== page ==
Black Women's Health
More than 100 million Americans (41% of the U.S. population) have at least one cardiovascular disease (CVD; e.g., hypertension, coronary heart disease, heart failure, stroke). This number is projected to increase to 131 million by 2035, accounting for 45% of the U.S. population. Significant racial/ethnic and gender differences exist in CVD with African American (AA) women carrying the heaviest burden.
AA women have the highest prevalence of hypertension (41.5%) compared with White (26.5%) and Hispanic women (26.2%), and White (29.4%) and AA men (40.8%). In addition, almost 33% of all deaths among AA women are attributable to CVD,1 making it the leading cause of death for this minority group. Because of higher CVD rates, it is not surprising that AA women have higher rates of CVD risk factors, such as type 2 diabetes, obesity, physical inactivity, and poor diet, compared with other racial/ethnic and gender groups.
African American maternal/infant mortality and morbidity compared to the rest of the United States (US) populations. Approximately 12.5% of births in the United States are preterm (occurring before 37 weeks of gestation). In 2018, preterm birth affected 1 of every 10 infants born in the United States. Most have low birthweight. At risk for short- and long-term health complications, such as respiratory distress, failure to thrive, and hypertension as adults. Most end up staying in the hospital and some die.
In 2017, preterm birth and low birth weight accounted for about 17% of infant deaths. There may also be emotion and financial toll on families with a preterm infant(s).
Racism is strongly correlated with preterm and low birth weight among African American women. Racism is a perceived threat formed on an immutable characteristic often central to a person’s identity” resulting in unfair treatment based physical attributes that include the color of one’s skin.
Racism as a chronic stressor is reported as a severe threat African American women’s reproductive health and well-being and spans the social ecological spectrum.
Psychosocial factors assess the combined that “psychological factors and the surrounding social environment have on their physical and mental wellness and their ability to function. Examples include: Psychosocial stress/Chronic stress; Racism, Discrimination; Social isolation/Loneliness, Depression.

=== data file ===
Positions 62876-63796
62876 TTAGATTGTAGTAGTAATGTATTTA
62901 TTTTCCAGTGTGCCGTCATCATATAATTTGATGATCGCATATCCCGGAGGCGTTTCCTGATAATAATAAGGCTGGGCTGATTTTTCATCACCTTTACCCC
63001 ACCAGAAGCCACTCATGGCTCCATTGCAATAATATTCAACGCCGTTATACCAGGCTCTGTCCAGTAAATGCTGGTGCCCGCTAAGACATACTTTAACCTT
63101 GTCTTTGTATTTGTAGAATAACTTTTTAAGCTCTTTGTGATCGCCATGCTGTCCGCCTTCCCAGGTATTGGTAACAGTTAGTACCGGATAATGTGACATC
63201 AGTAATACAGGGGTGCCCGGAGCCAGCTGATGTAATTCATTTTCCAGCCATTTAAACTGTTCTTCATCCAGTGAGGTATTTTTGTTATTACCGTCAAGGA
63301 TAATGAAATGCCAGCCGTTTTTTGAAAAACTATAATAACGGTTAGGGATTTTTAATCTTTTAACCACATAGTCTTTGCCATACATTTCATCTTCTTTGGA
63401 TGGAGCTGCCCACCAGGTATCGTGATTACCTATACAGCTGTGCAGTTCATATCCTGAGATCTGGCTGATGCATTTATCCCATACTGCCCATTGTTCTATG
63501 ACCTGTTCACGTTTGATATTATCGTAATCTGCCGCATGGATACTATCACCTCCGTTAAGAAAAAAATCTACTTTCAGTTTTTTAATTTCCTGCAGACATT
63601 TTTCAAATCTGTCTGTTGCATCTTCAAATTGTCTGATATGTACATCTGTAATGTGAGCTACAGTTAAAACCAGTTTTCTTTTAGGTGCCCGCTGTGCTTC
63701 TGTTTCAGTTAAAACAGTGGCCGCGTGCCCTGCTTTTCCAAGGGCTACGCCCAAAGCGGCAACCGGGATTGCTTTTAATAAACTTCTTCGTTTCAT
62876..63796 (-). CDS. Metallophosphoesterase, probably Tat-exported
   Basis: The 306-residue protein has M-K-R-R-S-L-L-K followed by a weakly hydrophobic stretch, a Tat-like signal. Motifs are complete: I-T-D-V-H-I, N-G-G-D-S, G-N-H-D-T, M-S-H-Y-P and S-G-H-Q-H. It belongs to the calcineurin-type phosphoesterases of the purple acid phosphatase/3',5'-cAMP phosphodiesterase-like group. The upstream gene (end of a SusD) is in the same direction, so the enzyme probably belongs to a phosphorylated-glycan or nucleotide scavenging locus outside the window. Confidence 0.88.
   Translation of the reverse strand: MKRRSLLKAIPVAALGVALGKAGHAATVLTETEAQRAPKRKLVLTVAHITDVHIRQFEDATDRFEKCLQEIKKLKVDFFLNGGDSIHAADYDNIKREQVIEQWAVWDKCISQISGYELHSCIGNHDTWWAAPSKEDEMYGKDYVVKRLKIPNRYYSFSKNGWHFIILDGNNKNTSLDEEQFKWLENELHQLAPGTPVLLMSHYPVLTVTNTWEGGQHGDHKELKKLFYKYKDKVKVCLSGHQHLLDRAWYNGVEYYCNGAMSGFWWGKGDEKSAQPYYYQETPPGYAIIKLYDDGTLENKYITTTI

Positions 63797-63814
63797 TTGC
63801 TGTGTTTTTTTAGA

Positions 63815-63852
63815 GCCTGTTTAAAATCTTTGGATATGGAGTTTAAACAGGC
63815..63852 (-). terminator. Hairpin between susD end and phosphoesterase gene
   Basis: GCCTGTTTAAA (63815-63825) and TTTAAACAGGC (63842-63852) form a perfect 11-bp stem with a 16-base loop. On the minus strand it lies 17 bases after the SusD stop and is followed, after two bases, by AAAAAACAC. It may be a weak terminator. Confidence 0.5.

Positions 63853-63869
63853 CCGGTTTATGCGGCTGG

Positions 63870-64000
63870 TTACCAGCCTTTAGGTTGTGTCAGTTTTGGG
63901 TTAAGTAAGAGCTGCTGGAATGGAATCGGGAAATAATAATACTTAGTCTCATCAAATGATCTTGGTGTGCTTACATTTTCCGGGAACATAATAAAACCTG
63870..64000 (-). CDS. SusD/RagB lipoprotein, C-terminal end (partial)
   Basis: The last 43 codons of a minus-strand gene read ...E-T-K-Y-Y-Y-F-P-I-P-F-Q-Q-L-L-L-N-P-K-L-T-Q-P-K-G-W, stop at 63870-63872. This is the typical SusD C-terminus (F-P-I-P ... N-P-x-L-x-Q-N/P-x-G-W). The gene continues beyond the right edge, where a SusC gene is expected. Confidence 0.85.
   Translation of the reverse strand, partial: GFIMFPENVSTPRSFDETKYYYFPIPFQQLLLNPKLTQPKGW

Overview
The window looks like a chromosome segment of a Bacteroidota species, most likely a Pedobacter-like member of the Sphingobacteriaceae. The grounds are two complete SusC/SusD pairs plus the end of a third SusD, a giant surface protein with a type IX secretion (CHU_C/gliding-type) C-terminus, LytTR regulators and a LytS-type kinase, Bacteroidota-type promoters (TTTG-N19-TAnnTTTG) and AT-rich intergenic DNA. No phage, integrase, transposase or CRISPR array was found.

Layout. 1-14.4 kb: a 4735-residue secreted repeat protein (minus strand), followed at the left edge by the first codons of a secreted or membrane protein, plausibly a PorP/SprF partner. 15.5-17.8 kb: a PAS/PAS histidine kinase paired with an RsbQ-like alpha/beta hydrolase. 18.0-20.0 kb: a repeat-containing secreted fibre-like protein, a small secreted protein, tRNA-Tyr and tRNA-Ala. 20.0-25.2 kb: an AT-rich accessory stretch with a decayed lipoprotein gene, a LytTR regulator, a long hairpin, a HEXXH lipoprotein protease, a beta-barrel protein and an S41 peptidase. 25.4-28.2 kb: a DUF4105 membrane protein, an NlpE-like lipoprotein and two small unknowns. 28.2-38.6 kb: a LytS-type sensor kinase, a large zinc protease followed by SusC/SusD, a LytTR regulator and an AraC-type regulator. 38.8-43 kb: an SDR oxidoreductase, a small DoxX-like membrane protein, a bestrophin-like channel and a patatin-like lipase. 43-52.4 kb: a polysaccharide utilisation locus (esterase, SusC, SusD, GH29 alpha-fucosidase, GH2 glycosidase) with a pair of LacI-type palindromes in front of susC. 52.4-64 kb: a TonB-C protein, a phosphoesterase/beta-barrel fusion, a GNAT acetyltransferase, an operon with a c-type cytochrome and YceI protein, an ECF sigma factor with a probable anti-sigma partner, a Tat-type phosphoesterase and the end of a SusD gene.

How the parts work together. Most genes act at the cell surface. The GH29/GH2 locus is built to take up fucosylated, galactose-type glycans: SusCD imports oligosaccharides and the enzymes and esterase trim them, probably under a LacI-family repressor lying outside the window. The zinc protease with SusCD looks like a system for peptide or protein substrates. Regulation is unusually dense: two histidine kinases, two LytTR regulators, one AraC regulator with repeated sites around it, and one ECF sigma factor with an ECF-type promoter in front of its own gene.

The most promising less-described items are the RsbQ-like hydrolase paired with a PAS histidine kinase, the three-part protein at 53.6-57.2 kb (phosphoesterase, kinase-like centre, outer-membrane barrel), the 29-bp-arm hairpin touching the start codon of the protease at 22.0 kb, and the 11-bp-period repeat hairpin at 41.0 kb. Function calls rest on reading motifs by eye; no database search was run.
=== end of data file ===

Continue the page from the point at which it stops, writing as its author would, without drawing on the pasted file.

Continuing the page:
Adverse risk profiles in terms of psychosocial factors seem to cluster with general social disadvantage, and so it may be a major contributing factor to health inequities. Adverse psychosocial factors is associated with increased psychosocial stress, which has significant implications for physical and mental health.
Psychosocial stress is a perception of threat, with resulting discomfort, emotional tension, and difficulty in adjustment. Possible triggers of psychosocial stress: job loss, death of love one, financial insecurity, food insecurity, experiences of racism and discrimination, work-related stress, and other adverse life events. These psychosocial triggers (or risks) can lead to a stress response in the body.
Psychosocial risks can cause long-term stress, or psychosocial stress, which has powerful effects on health. These psychosocial risks accumulate during life and increase the chances of poor mental health and premature death. Extended periods of anxiety and insecurity, and the lack of social support (social isolation) are damaging to health
Social isolation is defined as the subjective experience of lack of companionship and social support, and is associated with premature death, poor mental health, increased cardiometabolic risk, and poor maternal and child health outcomes. People with pre-existing health conditions may be prone to social isolation, and many chronic health conditions make socialization more challenging. There is strong evidence that social isolation may impose psychological stress on our minds and bodies, which has major implications on physical and mental health.
•Psychosocial risks can cause long-term stress, or psychosocial stress, which has powerful effects on health
•These psychosocial risks “accumulate during life and increase the chances of poor mental health and premature death.”
•Extended periods of anxiety and insecurity, and the lack of social support (social isolation) are damaging to health